Franco Pizzani did a breakdown of his procedural traffic system created fully in Houdini VEX.
My name is Franco Pizzani and I was born in Uruguay, although I have spent most of my life in Spain. Four years ago, when I was 27, I landed my first job in the video game industry after self-learning 3D. I worked at elite3D in Valencia, Spain, for about 3 years as a 3D artist and I had the opportunity to contribute to the development of titles such as Call of Duty: Infinite Warfare and Call of Duty: WW2 doing modeling, texturing and photogrammetry. Sometime during that period, I started to experiment with Houdini on the side, just for the fun of learning something new. However, at some point I realized that I wanted to take it further; therefore I’m currently enrolled in the Houdini FXTD program at Lost Boys Studios in Vancouver, Canada.
How the Project Started
For the third project in my Houdini course, we had to create a crowd system. The first few lectures covered basic concepts about crowds and how they behave. We also learned techniques like how to implement Reynolds Boids behaviors (separation, alignment, and cohesion) in VEX mainly by using pcopen to gather information from neighboring particles; furthermore, we discussed how to make them react one way or another depending on various parameters, so that was pretty cool. Then we learned more about the built-in Houdini crowds tools that can automatically do all that for you in conjunction with the crowd solver. While the crowd solver and the built-in tools are pretty amazing, I really wanted to experiment and push what I could do with VEX, so I thought a traffic system would be unique. In my mind, the traffic system, being something so mechanical, would give me the opportunity to be in charge of controlling and setting up every necessary attribute like vectors and forces to make the traffic system feasible. At the same time, simulated traffic systems don’t seem to be your typical Houdini project, so I saw it as a double win.
Base of the Project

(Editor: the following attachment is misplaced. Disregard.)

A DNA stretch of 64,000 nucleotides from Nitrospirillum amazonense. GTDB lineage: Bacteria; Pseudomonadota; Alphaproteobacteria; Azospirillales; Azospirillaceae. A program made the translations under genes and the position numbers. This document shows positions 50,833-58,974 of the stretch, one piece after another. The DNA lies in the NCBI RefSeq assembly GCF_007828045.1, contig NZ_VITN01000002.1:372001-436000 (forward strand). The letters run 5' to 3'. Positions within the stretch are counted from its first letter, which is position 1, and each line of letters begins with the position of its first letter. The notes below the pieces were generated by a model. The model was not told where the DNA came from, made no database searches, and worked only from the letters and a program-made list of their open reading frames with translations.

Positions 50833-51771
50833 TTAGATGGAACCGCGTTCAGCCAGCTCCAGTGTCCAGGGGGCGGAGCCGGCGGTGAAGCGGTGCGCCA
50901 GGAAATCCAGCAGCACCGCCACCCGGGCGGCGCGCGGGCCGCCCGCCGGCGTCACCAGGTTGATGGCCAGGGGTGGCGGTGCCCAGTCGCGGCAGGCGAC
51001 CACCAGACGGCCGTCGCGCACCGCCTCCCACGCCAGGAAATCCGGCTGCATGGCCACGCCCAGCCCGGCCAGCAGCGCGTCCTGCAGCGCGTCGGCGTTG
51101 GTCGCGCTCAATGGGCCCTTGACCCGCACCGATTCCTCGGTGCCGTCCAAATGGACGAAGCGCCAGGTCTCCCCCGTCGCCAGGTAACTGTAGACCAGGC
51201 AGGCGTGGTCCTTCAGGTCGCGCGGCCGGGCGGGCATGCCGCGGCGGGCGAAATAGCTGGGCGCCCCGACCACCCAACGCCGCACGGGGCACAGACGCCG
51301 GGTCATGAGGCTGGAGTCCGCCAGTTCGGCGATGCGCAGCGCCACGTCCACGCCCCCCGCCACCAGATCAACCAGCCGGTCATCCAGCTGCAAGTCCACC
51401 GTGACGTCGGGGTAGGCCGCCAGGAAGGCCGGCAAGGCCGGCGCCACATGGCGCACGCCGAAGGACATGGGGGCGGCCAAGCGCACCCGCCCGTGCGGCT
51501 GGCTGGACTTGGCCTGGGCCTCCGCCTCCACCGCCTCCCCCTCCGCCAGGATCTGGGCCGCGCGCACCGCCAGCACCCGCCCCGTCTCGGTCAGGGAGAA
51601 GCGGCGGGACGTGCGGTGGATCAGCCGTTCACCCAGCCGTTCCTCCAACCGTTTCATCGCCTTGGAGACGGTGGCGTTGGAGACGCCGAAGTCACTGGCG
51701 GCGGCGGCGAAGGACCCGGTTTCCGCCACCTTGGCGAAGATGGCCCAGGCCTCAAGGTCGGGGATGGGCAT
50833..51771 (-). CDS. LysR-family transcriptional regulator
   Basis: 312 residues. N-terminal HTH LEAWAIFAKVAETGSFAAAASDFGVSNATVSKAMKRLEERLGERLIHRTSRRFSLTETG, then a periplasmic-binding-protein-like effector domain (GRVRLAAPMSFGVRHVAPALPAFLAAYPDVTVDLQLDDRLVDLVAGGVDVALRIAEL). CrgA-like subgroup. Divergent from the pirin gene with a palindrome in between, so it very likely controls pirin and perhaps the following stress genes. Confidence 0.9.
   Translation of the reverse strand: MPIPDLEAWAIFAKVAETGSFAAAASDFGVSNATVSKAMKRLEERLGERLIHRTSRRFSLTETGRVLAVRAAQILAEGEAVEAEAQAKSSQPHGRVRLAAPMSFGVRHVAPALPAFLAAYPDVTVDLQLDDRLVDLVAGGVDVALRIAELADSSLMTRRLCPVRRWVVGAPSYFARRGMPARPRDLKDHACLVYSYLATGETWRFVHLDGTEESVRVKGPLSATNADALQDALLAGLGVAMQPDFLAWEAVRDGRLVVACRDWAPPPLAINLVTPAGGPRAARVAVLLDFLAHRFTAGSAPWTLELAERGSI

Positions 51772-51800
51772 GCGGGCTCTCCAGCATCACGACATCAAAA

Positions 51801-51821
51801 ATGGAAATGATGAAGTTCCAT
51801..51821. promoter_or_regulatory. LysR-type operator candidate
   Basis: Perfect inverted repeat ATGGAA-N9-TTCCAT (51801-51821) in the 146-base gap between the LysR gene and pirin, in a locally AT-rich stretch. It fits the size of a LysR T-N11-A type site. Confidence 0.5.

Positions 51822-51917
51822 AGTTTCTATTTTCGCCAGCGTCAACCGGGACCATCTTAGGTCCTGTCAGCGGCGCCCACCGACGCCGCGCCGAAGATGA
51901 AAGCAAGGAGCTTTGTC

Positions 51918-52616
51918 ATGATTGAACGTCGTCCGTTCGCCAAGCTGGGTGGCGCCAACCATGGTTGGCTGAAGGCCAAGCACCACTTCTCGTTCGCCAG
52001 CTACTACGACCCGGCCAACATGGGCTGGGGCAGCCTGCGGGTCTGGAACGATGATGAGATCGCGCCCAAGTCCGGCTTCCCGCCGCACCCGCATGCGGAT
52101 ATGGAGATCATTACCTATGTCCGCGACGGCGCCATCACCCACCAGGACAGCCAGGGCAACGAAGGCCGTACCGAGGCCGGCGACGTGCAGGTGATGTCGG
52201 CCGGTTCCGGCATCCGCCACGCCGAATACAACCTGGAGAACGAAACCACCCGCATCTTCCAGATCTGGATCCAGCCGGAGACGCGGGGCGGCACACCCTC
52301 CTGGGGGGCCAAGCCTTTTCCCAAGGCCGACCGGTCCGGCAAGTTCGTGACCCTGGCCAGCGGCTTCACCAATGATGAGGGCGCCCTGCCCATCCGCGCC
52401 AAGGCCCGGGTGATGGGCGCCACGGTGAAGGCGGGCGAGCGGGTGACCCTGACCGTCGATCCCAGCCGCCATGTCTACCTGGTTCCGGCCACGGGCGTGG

The core of this project is a pop solver and a bunch of pop wranglers (the nodes where you write VEX) that basically read and set attributes. Then, these attributes are used to define states based on different conditions.
There are over 90 attributes being calculated at every frame, these range from what I call “primary attributes” that are kind of the raw data composed of direction vectors, distances, and information about other agents in the simulation. These primary attributes are then analyzed to set “state attributes”. These state attributes are used to define the state of the vehicles, which are either “accelerating”, “braking”, “stopped” or “traveling at top speed”.
A very simple example: if there is a vehicle in front of me that is in the same lane as me, its direction, therefore, is the same as mine, and the distance to the vehicle in front is lower than a predefined braking distance, then the attribute “braking at vehicle in front” will be true, triggering the “braking” state. When this state is triggered, there is a brake node in charge of reducing the force applied to my vehicle based on the distance, thus reducing my velocity and distance to the vehicle in front preventing it from ever colliding. If my vehicle is in the “braking” state and my speed equals 0, then it must mean that I’m stopped, so this triggers the “stopped” state. If a vehicle is braking or stopped but there is no reason to be doing that anymore, it will change to the “accelerating” state, applying force again. With a long list of “if else if” statements, I can change from state to state checking for different conditions using these “state attributes”.
VEX functions like pcopen and neighbor are your best friends when it comes to accessing other points and their attributes in the simulation. I tried to keep it as organized and modular as possible. Each frame the pop solver will execute these nodes from left to right and top to bottom.
Road & Traffic Structure